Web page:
Clearly an animal does not have abstract cognitive thought so any magic would be at an instinctual level. So I have many living things that use magic as part of their evolutionary process. Wolves, as pack animals, have a strong mental link to one another. As a consequence they are effective hunters—and silent, they have no reason to bark or howl. On the other hand they cannot be tamed (so no tame dogs in this world) and if all but one of the pack dies the final one goes mad from loneliness.
Does this have a cultural effect? Yes, these wolves are so dangerous the packs must be wiped out if they stray into human territory—of course that is done by the well-armoured nobility of the land.
So we create a creature that is product of the rules of the world, and social behaviours of the humans it comes into contact with.
Know your fundamentals
I can challenge anyone to ask me any question about any one of my invented worlds and I will know the answer. This is not because I've thought of everything already. Worlds and Universes are big places and you can't know everything about them.
But if you understand the rules of your world and someone poses a question—or a question is posed through the writing process—you will know the answer because it comes from the rules. However it's your world and you're free to modify the rules to produce the outcome you desire (as long as you remain consistent).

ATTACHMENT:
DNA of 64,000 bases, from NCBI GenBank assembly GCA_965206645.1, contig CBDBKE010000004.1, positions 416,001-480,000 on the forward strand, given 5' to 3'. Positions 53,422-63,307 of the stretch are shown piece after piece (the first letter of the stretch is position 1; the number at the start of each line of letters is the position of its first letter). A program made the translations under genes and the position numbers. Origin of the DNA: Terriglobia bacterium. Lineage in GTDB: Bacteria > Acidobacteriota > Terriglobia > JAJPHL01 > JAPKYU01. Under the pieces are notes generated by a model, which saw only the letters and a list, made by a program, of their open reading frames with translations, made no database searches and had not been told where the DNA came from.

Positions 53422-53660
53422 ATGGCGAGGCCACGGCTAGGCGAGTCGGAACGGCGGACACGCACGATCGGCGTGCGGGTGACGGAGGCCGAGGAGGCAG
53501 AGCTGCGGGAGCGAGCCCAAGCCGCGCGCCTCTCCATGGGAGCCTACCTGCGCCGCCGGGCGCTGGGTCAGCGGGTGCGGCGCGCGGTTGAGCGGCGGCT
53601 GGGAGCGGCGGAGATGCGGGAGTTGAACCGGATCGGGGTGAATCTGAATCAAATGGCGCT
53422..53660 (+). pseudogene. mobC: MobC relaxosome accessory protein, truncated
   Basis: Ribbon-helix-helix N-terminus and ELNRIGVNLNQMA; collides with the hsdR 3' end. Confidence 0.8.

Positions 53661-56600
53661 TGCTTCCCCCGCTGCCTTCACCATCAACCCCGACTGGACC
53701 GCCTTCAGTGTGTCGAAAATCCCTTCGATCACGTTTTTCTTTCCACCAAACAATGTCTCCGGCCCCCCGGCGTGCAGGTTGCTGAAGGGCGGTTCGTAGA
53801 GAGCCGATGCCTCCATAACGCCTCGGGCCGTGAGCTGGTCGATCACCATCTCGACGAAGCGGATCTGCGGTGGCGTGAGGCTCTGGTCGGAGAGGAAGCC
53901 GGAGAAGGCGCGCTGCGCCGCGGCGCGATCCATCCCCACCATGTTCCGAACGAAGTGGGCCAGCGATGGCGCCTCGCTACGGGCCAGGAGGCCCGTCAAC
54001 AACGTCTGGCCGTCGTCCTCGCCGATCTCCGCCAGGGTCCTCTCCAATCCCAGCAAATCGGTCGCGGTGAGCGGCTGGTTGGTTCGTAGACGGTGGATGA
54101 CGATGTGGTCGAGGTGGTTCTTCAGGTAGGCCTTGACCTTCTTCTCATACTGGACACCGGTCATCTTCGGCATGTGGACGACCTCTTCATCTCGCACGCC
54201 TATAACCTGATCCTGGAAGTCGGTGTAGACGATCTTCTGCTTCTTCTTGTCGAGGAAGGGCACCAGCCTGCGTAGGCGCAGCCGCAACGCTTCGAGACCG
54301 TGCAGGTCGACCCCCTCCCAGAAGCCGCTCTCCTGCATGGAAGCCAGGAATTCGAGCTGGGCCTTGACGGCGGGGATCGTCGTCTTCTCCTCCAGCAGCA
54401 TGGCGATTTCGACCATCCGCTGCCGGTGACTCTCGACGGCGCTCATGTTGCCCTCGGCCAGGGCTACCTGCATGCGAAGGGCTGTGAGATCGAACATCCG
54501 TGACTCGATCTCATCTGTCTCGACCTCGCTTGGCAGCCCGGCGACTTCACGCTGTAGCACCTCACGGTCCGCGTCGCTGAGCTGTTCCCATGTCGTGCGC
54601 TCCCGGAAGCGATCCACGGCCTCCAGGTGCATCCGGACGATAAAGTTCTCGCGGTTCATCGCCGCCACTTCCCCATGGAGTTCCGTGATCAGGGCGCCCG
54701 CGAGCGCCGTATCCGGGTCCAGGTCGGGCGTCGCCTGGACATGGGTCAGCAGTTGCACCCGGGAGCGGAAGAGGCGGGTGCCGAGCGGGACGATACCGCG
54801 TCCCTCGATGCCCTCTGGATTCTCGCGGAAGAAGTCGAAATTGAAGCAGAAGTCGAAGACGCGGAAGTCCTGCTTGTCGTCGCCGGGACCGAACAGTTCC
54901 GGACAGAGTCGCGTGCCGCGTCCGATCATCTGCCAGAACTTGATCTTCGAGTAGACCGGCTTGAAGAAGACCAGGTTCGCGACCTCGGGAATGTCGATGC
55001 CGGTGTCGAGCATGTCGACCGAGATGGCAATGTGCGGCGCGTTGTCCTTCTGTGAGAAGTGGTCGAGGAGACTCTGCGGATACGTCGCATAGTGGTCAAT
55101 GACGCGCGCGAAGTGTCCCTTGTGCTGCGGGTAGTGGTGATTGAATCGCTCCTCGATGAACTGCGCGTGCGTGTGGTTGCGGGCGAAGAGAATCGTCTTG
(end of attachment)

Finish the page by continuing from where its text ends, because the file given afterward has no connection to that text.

I have spent two years writing steampunk stories set in a single universe where history starts to diverge from ours in 1843 (when partial anti-gravity is discovered). I have stories set in 1857, 1874, 1896, 1903, 1908-1911 and 1933. At each stage the difference in history and technology increase, and by the time we reach 1933 the world we know is barely recognisable.
This is only possible because I know the basics of my universe.
Fear not the change
Over the past year several other writers have been writing stories (for an anthology) set in the same universe. I have had to be able to answer their questions about the technology and the state of humanity from Czarist Russia to mining stations in the Asteroid Belt. It's been a challenge, particularly as I did not want to interfere too much with their story ideas.
So I changed things. As long as I did not damage the continuity of the existing stories I was free to make any changes I wished. For example, when I began I had only a vague idea of how the antigravity worked but now I have a very clear idea. To the point where even flying mountains become a possibility.
It's a wrap
I've mainly focussed on SF/F/H in this article, because that's where most obvious worldbuilding happens. But every story has some worldbuilding, the setting up of rules for the world in which the story is set. Sometimes the genre itself sets those rules. And once they're set you can't break them.
The keys to worldbuilding are consequences and consistency. Get those right and you'll have a world people can believe in and trust.
LinksMailing list: http://bit.ly/voidships
Amazon author page: http://bit.ly/steve-turnbull
Book InfoVoidships books (steampunk)
Patterners' Path (fantasy)
Patterners' Path (fantasy)
Two thousand years ago, fleeing their Slissac masters, the Taymalin stole a new land from its indigenous people.
A descendant of those invaders, ten year old Lady Elona of Corlain finds herself bound by a prophecy that says she will defeat an invading army. But that’s impossible: she’s just a girl.
Her betrothal to the Prince solves the paradox for the nation’s leaders—she can produce the heir to fight the prophesied war—at the cost of political enemies for Elona.
But six years later, as Elona’s behaviour becomes erratic, her carefully planned future shatters.
|And a free short story on Medium: After Curfew|